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Outlining the harmony

Discussion in 'General Instruction [BG]' started by TheIndieKid, Aug 4, 2019.

  1. As a bass player, when it is appropriate to play the 3rd and 5th of the chord and not just the root? It's mentioned that a lot of the time, these notes don't support the sound as well. So when is it a good time to play arpeggios?
    TheIndieKid likes this.
  3. Mushroo

    Mushroo Supporting Member

    Apr 2, 2007
    Massachusetts, USA
    Here is a fun exercise: Who is your favorite bass player? Transcribe the bass line to one of your favorite songs. Take two different highlighters and highlight the 3rds in one color and the 5ths in another color.

    Those are examples of times "it is appropriate to play the 3rd and 5th of the chord."

    Here is an example by Aston "Family Man" Barrett, to get you started on the path:

  4. Samatza


    Apr 15, 2019
    Root, 3, 5 patterns are used in a lot of different grooves but usually the root falls on the one.
    You can have fun sometimes playing the 3 or 5 under a chord or pedaling on the root while the chords change.
    I like substitution and inversion and sometimes will use the 3rd under the dominant 7th chord, like if the tune is in C instead of playing a G note under the G chord I'll play B.
    You have to mess around with it and see how it sounds and where it fits, some tunes will tolerate this type of change, others are less forgiving but once you have the sound in your head you'll know where to do it and where to stay put and keep it simple.
  5. Malcolm35


    Aug 7, 2018
    When? Anytime you are playing over a major chord or major arpeggio, Why? The R-3-5 notes are the basic building blocks of any major chord.

    OK - from the top -- The songwriter places a chord at a specific spot in the song so that chord harmonizes the active melody. Harmonization happens when both the melody and the chord contain some of the same notes. The R-3-5 are part of a major chord so......

    So we trust that the major chord (arpeggio) has been placed correctly and if we play notes from that (major) chord we two will harmonize and sound good.

    So when can you play a R-3-5? As that R-3-5 is the basic foundation of any major chord -- anytime a major chord or arpeggio is active.

    But, always that but. Will just a root note and nothing else till the next chord change do the trick. On slow ballads it will. So how many notes are necessary? Long story.
    Last edited: Aug 11, 2019
    TheIndieKid likes this.
  6. AGCurry

    AGCurry Supporting Member

    Jun 29, 2005
    St. Louis
    First, let's eliminate walking lines and standard "arpeggiated" lines from the discussion, because it's clear in those cases that we actually must play notes other than root and five... and, those lines often follow the guidelines below:

    [we're talking major keys]
    The third of the I chord is useful as a leading tone to the IV chord.
    The third of the IV chord is the sixth of the scale, and that note is useful under both I and IV chords.
    The third of the V chord is a leading tone to the I
    The third of the ii chord is the fourth of the scale, which can lead to the V chord.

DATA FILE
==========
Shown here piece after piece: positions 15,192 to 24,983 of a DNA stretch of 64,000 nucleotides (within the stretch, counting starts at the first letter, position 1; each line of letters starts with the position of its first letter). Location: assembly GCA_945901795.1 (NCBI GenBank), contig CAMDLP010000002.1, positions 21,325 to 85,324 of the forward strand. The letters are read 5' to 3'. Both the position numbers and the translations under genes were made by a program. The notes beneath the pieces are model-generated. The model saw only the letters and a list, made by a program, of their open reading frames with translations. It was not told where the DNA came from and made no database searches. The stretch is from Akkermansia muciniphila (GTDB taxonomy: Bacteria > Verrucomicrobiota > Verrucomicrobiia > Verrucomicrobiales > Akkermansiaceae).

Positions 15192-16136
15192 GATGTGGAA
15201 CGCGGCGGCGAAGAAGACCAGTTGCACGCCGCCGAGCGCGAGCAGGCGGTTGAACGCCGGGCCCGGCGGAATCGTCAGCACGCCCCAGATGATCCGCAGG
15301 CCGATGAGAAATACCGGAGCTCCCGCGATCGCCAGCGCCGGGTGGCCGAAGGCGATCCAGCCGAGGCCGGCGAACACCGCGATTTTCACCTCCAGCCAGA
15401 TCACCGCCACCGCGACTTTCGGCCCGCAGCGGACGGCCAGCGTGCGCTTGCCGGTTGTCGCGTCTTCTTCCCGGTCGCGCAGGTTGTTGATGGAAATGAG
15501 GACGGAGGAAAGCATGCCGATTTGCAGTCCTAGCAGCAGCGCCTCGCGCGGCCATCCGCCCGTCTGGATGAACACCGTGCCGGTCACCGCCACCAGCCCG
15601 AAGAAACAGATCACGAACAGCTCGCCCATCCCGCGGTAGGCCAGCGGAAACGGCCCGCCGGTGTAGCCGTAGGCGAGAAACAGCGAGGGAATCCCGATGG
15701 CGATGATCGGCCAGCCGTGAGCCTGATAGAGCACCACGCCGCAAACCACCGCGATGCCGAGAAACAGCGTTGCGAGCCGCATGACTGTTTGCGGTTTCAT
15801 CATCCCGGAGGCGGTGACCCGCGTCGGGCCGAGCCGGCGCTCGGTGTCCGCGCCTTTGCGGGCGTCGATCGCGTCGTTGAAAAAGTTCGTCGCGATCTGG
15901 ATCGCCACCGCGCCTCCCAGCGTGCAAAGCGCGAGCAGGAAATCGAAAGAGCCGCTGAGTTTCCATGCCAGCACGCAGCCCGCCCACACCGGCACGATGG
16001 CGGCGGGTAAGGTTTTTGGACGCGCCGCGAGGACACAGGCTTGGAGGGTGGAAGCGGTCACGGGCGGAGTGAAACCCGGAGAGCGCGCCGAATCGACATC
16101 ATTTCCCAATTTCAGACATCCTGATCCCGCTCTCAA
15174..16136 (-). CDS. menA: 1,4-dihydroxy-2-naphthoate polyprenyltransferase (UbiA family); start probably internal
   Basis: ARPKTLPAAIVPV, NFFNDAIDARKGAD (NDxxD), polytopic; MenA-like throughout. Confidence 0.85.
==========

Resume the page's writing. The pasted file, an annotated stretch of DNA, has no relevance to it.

The third of the vi chord is the root of the scale.

    In all of the above cases, you see that the thirds can always "lead" to a chord change, so it's generally more appropriate to play thirds leading to the downbeat of a chord change. Obviously there are exceptions, and sometimes those exceptions can become what makes a record memorable.

    Since we are almost always playing one note at a time, a big part of the art of bass is choosing the best note at its time. Imagination and experience are invaluable.
    TheIndieKid likes this.
  7. theguy316


    May 4, 2018
    Santa Cruz
    This is the kind of stuff that gets me on this website. I have to try this tomorrow. Do you have any other exercises like this?
  8. thewildest


    May 25, 2011
    Here is a different angle to what notes to play; for a while (and I guess forever since I knew this existed) been exploring 12 tone improvisation, as a way to see if there was some kind of logic to the chaos of venturing outside the key. Beyond the concept that on itself is pretty interesting, there are hundreds of collateral investigations by several musicians about how to leverage these ideas. One that stuck in my mind was this guy's article:

    jazztruth: Linear Spectrum

    Towards the second half of the page, George explains the idea of "affinity" from the Tonic to all the rest of the 12 tones, depending on the chord type. For example, if this was a Maj7 chord, the degree of dissonance from the tonic would progress like: 1, 5, 3, 7, 2, 6, +4, +1, +5, -3, -7, 4... to his ears. Same process with a 7 or a minor chord.

    I would suggest creating something like this, that you like. Clearly, embellishing your playing with the 5th and 3rd is a way, but you may, depending on the context, want to do something more crazier.

    I hope this helps
    Nashrakh and TheIndieKid like this.
  9. JTE

    JTE Supporting Member

    Mar 12, 2008
    Central Illinois, USA
    Analyze Jack Bruce's part on the Clspton/Harrison song "Badge".
    TheIndieKid likes this.
  10. mambo4


    Jun 9, 2006
    Another thing I have done is jot the scale interval (relative to the root of the chord) below each note of a phrase
    My Standing In The Shadows of Motown and Carol Kaye books are full of little numbers I jotted down.

    ultimately all 12 notes can be appropriate for a chord
    -with proper rhythm, timing, and emphasis, dynamics, etc

    but nothing determines a note's appropriates more than stylistic context.
    Slade N and theguy316 like this.

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